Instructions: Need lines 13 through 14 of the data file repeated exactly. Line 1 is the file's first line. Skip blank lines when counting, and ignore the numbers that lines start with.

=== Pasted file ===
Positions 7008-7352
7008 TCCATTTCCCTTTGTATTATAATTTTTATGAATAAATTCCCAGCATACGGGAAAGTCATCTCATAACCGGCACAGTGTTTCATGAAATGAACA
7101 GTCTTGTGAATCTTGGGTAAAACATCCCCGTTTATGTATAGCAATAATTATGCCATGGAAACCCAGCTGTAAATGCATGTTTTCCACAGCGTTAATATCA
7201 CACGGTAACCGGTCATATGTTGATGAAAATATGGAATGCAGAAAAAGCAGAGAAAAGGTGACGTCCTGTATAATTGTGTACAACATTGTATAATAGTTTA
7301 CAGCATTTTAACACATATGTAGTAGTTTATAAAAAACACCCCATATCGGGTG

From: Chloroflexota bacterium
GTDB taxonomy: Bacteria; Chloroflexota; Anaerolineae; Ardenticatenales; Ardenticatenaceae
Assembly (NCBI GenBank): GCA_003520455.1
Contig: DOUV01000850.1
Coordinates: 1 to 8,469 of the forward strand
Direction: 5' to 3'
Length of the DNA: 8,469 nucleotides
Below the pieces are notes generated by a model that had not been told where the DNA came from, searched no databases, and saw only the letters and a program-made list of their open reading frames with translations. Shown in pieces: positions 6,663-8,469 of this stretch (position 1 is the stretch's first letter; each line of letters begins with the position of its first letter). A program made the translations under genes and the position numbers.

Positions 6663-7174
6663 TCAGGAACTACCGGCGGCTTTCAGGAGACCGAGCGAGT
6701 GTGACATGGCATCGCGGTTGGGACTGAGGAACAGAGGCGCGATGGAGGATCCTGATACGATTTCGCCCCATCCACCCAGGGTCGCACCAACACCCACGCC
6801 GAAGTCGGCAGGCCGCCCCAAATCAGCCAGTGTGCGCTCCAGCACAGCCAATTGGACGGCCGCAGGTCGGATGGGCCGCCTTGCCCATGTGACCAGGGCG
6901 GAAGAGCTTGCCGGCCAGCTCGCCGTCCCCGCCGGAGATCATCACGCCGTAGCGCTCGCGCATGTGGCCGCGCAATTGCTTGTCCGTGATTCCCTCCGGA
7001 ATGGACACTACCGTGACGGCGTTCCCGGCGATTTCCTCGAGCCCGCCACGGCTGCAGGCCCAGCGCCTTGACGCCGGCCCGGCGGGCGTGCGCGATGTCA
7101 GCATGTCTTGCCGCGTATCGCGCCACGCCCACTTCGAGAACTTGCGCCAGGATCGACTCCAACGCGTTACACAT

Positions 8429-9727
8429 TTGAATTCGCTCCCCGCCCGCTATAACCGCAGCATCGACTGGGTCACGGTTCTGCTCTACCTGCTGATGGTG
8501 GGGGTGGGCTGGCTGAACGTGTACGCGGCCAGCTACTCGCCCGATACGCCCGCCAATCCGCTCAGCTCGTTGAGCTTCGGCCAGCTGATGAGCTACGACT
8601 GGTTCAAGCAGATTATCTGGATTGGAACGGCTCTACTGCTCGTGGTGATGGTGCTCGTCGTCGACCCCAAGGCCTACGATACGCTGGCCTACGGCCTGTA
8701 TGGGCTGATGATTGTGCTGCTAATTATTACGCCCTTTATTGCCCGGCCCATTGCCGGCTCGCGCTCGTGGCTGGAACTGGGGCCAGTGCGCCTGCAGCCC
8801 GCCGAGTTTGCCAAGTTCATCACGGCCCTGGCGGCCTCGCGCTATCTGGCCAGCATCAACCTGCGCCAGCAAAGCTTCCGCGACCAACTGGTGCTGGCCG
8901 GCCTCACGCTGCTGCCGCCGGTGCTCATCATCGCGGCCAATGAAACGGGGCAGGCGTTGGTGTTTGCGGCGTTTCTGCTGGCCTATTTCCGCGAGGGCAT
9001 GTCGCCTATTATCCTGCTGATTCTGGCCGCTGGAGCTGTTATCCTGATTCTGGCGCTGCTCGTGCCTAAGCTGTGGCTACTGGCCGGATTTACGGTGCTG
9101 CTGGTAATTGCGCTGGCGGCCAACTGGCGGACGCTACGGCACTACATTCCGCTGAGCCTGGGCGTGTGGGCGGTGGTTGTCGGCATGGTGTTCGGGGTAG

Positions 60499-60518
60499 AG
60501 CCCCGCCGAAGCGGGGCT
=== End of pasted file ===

Below the pieces are notes generated by a model that had not been told where the DNA came from, searched no databases, and saw only the letters and a program-made list of their open reading frames with translations. Shown in pieces: positions 6,663-8,469 of this stretch (position 1 is the stretch's first letter; each line of letters begins with the position of its first letter). A program made the translations under genes and the position numbers.

Positions 6663-7174